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course of several million years. Bryant Linares of Apollo Diamond, another synthetic diamond manufacturer, claims that within a decade synthetic diamonds could account for close to 20 percent of the U.S. diamond jewelry market. This estimate at a minimum indicates the growing and perceived threat that synthetic diamonds pose to the status quo in the diamond industry. Although De Beers has in the past exerted far-reaching control over the diamond industry, its lengthy monopolistic control of the diamond trade has in part led to its own demise as the sole dominant force within the global diamond trade. In an industry that it essentially helped forge, De Beers has become a victim of its own successes. By so tightly controlling supply for so many years, De Beers’s market dominance gave rise to antitrust and regulatory threats from governments, defecting industry players looking to grab a larger slice of the value chain and waves of bad press due to De Beers’s perceived complicity in the funding of atrocities and civil strife in diamond-rich Africa. Moreover, the discovery of substantial new diamond sources not directly controlled by De Beers led to an inevitable increase in market supply, thereby increasing the financial commitment of De Beers to maintain its role in the market as buyer of last resort. It has become apparent that De Beers no longer can operate under the model that made it so immensely successful in the past. In fact, in an acknowledgment of this, De Beers has made a pronounced shift in its market strategy toward a more demand-driven focus, abdicating its prior role as a market regulator. However, as vertically integrated competitors move to do the same and as synthetic diamonds grow in popularity, De Beers faces stiff competition at the consumption end of the diamond value chain. Furthermore, the fundamental question remains whether De Beers’s foray into diamond branding can prove successful. After decades of broadly promoting the entire diamond industry and diamond consumption, can De Beers successfully engineer an about-face and educate consumers to differentiate between diamond brands? It remains difficult to say at such an early juncture in the industry’s most recent evolution. However, the fact remains that the days of business as usual for De Beers are long past.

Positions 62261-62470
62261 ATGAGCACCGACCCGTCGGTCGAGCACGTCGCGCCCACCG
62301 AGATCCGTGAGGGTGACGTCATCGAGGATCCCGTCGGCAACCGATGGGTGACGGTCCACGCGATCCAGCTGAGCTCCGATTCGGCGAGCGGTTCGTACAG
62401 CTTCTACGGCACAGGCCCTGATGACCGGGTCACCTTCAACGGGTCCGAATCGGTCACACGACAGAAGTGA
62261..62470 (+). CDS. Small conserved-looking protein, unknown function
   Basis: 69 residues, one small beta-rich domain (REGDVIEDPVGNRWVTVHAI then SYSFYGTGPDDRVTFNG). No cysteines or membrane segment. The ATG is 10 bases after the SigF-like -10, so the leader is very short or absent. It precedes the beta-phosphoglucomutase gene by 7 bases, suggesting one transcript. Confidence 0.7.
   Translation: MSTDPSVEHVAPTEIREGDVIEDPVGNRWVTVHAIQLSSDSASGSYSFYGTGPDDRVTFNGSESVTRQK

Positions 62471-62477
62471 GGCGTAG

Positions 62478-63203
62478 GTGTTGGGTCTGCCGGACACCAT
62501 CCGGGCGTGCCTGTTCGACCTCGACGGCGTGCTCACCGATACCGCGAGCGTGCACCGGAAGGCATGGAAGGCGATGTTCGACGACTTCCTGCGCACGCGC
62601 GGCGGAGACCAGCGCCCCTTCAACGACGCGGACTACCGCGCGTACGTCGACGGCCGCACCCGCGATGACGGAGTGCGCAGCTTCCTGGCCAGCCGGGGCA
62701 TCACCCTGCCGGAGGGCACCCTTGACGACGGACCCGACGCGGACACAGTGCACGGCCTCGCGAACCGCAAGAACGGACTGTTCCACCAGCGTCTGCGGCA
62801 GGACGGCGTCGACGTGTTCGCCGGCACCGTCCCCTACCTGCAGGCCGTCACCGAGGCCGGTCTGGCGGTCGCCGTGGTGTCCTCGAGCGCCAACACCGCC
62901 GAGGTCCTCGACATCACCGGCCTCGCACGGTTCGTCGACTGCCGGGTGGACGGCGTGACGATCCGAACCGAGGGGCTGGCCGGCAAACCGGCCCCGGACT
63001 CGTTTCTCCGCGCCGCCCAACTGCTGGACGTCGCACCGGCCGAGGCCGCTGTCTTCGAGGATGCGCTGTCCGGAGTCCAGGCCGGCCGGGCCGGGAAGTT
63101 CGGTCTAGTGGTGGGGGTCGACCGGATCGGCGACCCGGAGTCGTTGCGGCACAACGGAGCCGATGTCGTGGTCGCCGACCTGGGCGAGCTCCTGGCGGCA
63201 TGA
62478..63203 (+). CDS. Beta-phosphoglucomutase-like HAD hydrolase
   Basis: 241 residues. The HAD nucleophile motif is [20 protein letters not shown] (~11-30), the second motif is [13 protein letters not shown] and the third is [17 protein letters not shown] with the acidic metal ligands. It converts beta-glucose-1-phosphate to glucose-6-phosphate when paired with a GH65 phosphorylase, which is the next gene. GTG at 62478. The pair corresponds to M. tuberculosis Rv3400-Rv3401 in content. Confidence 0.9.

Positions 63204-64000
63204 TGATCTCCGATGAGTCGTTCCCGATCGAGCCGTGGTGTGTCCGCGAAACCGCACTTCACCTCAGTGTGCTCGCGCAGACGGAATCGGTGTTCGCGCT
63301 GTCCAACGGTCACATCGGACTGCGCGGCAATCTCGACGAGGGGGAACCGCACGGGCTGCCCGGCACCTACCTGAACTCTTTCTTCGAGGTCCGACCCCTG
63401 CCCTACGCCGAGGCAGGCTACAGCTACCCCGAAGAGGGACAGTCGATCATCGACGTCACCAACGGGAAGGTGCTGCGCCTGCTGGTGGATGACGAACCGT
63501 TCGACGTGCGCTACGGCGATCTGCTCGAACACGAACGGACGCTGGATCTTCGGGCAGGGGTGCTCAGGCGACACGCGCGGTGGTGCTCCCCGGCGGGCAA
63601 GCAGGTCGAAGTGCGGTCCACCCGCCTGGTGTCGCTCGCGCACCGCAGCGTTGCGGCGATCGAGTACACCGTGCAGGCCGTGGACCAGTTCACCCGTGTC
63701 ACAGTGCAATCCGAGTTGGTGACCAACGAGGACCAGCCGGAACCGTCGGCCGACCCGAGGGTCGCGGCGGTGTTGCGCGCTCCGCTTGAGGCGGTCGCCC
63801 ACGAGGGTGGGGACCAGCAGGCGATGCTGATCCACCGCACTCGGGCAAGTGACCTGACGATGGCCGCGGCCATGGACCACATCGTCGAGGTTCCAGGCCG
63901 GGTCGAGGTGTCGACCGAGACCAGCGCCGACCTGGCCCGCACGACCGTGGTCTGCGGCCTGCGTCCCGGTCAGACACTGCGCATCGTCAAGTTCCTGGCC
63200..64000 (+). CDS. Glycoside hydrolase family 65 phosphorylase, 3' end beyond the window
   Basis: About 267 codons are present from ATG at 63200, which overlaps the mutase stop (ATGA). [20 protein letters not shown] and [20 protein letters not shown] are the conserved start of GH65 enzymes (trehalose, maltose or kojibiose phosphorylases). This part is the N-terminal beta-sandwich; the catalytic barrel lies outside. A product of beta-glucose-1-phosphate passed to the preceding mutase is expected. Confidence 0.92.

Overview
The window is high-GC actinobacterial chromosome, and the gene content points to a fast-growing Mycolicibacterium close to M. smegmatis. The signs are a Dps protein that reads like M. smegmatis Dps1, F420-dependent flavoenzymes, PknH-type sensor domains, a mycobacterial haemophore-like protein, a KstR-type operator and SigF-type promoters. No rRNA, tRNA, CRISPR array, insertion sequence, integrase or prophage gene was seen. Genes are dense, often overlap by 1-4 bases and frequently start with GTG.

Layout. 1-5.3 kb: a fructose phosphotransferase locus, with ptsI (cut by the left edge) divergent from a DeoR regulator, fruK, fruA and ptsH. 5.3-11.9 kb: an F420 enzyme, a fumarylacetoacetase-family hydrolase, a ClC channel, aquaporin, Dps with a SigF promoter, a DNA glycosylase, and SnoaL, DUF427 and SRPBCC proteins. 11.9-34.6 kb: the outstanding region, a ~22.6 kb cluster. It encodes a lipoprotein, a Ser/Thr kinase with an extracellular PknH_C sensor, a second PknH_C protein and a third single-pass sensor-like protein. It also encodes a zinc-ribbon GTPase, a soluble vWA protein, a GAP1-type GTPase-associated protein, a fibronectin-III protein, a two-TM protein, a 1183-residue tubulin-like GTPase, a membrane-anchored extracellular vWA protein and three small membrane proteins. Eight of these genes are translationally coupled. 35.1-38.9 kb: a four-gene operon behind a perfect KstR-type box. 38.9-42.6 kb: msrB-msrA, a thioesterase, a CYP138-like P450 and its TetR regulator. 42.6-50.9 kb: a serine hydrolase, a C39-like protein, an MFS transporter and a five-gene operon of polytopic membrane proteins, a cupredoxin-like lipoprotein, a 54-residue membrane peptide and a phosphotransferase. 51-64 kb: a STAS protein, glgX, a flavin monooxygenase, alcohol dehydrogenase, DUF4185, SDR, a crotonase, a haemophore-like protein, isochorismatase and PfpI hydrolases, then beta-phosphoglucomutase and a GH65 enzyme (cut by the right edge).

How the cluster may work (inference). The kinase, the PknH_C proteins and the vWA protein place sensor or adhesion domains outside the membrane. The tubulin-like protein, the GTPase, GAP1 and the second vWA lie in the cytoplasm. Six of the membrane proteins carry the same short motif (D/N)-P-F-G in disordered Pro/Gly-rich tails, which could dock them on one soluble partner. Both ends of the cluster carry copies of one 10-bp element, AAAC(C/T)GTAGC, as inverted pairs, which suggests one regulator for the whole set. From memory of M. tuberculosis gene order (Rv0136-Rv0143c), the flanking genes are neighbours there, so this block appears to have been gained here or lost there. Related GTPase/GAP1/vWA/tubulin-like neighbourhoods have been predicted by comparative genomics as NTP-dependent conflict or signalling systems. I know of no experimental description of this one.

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References Business. “Diamonds Are Forever.” August 18, 2007. Cabral, Luís, and Tobias Kretschmer. “De Beers and Beyond: The History of the International Diamond Cartel.” Case, London Business School, 1998. Chaffets, Zev. “The Missionary Mogul.” New York Times Magazine, September 16, 2007. Chang, So-Young, Amanda Heron, John Kwon, Geoff Maxwell, Lodovico Rocca and Orestes Tarajano. “The Global Diamond Industry.” Columbia Business School, Chazen Web Journal of International Business, Fall 2002. De Beers Group. “History De Beers.” De Beers Group. http://www.debeersgroup.com/debeersweb/ About+De+Beers/De+Beers+History/. Economist. “Changing Facets; Diamonds.” February 24, 2007. Economist. “Special Report: The Cartel Isn’t For Ever.” July 17, 2004. Goff, Karen Goldberg. “Cultivated Carats: A Variation on a Theme, or a Poor Substitute for the Real, Mined Thing?” Washington Times, February 4, 2007. [email protected] “How to Succeed in the Multi-faceted Diamond Business: The Gospel According to De Beers.” April 18, 2007. knowledge.wharton.upenn.edu/article.cfm?articleid=1714. National Post. “Labs Dull Diamonds’ Luster: Upstart Makers of Synthetic Gems Hope to Grab 20% of the U.S.$74-Billion Diamond Market.” June 15, 2007. Spar, Deborah L. “Markets: Continuity and Change in the International Diamond Market.” Journal of Economic Perspectives 20, no. 3 (Summer 2006): 195–208.